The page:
Release #: ALA-VRD 17.06
October 31, 2017
Arbitration Panel Rules on Alaska-Virgin America Pilots Joint Contract
SEATTLE, Wash.—Alaska Airlines and Virgin America pilots, both represented by the Air Line Pilots Association, Int’l (ALPA), announced today that a three-member arbitration panel has ruled on the pay, 401(k) retirement benefit, and job-security provisions of the pilots’ joint contract. The joint collective bargaining agreement, which will bring the two pilot groups together under one contract, is effective immediately. The contract is amendable April 1, 2020.
The contract includes pay increases above what was requested by Alaska Airlines management, but well below the rates sought by the pilots, effective November 1, and includes improvements to the 401(k) retirement plan for pilots without a defined benefit plan. The agreement also rejected the pilots’ request for basic job-security protections enjoyed by virtually every other pilot group in the industry.
“While the arbitrators’ decision does include what, under most circumstances, would be considered significant raises, it still leaves the combined pilot group well behind our peers at other successful airlines. For that reason, we are concerned about our airlines’ ability to attract and retain the pilots they need,” said Alaska Master Executive Council (MEC) chairman Capt. Chris Notaro. “We remain disappointed and frustrated that Alaska management failed to negotiate an industry-standard contract, and instead relied on a third-party to issue a decision with respect to our first contract as a combined pilot group.”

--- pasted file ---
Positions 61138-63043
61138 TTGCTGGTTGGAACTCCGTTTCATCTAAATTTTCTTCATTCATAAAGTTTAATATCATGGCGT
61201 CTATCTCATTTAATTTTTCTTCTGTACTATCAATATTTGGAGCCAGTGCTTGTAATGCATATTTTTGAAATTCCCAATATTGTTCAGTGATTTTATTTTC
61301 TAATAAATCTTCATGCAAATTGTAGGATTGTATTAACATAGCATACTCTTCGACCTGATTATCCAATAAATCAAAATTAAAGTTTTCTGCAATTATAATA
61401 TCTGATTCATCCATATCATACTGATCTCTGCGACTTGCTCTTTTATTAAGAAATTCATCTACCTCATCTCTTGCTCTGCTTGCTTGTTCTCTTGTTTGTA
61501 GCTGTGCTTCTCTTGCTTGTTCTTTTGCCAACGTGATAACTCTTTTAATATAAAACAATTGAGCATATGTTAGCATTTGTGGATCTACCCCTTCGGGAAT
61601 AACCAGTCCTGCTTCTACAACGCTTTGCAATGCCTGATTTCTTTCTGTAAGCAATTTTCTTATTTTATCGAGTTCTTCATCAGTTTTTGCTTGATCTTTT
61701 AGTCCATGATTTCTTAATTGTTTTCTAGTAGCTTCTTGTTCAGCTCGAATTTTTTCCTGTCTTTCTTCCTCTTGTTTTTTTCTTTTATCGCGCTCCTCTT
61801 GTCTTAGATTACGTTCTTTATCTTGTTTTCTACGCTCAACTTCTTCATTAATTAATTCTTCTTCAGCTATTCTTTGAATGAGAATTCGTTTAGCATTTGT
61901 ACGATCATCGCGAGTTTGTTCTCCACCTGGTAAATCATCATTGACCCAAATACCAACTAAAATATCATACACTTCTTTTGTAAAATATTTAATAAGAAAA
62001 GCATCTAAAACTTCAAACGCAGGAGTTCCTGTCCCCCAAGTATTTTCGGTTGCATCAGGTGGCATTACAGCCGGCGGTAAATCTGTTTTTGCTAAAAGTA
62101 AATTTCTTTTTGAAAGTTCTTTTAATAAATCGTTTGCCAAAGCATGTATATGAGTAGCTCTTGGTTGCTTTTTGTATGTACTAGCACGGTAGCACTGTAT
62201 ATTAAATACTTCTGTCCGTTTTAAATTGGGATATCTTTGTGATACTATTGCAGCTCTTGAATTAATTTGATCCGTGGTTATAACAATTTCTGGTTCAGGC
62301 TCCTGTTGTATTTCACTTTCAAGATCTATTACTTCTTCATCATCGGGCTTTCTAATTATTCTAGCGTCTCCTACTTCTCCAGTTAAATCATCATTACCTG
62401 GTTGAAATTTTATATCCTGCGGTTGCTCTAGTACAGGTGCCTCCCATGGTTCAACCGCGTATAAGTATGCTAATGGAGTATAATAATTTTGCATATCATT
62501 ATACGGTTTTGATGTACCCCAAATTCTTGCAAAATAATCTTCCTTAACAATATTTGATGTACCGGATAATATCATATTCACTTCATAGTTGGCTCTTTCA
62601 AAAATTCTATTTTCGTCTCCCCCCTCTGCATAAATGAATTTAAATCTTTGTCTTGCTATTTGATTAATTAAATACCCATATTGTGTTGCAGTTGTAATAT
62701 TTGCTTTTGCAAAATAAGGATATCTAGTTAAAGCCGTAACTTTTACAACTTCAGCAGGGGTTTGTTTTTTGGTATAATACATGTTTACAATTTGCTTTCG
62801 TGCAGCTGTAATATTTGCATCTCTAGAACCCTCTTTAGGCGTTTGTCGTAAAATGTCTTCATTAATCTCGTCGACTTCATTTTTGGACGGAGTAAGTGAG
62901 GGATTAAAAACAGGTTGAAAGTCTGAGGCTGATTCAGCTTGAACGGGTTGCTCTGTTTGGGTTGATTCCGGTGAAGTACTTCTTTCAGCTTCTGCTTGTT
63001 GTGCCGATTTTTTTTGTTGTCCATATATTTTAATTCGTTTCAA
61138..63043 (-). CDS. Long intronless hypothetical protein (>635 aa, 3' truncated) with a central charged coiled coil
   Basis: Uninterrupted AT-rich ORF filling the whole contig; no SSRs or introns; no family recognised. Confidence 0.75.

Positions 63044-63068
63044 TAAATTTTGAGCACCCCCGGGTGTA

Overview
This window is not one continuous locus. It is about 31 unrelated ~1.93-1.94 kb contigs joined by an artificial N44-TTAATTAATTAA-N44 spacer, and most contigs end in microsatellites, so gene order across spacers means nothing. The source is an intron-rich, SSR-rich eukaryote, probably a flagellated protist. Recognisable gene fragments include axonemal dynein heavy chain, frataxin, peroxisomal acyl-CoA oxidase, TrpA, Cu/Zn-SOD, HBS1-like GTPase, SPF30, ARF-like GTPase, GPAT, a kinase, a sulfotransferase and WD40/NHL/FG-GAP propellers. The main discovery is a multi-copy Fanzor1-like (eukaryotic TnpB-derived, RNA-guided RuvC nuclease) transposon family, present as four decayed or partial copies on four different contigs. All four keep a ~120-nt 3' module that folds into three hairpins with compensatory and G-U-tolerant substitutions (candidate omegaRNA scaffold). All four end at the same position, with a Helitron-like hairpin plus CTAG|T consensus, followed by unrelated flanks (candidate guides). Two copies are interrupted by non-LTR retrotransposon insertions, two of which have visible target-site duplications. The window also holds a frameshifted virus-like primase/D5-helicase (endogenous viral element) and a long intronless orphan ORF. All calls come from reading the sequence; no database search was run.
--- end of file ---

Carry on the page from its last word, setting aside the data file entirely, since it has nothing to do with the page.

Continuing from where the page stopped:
The pilots’ negotiations went to arbitration at the end of August after a contentious period during which Alaska management continued to insist that the Alaska and Virgin America pilots should be willing to accept far less than what other successful airlines offer their pilots. The next steps in merging the two pilot groups—creating an integrated seniority list—will begin now that a joint contract is in place.
“Unity, camaraderie, and professionalism are truly our strengths, and the support and professionalism from our pilots throughout this difficult period has been tremendous,” said Capt. Joe Youngerman, chairman of ALPA’s Virgin America MEC. “We now turn our focus to the next steps required to merge our pilot groups, and on preparing for Section 6 negotiations—which will begin in 2019—when our pilots will be one unified group, ready to seek the improvements that we all know are still needed.”
Founded in 1931, ALPA is the world’s largest pilot union, representing more than 58,000 pilots at 33 airlines in the United States and Canada, including the 2,700 pilots at Alaska and Virgin America. Visit the ALPA website at www.alpa.org or follow us on Twitter @WeAreALPA, @AlaskaMECALPA, @VXALPA, and on Facebook: /MECAlaska.
CONTACT: ALPA Media, 703-481-4440 or Media@alpa.org
Alaska MEC, Jenn Sutton: 206-241-3138 or 425-221-3179 or Jennifer.Sutton@alpa.org
Virgin America MEC, Katy Adams: 703-481-4430 or 561-385-3098 or Katy.Adams@alpa.org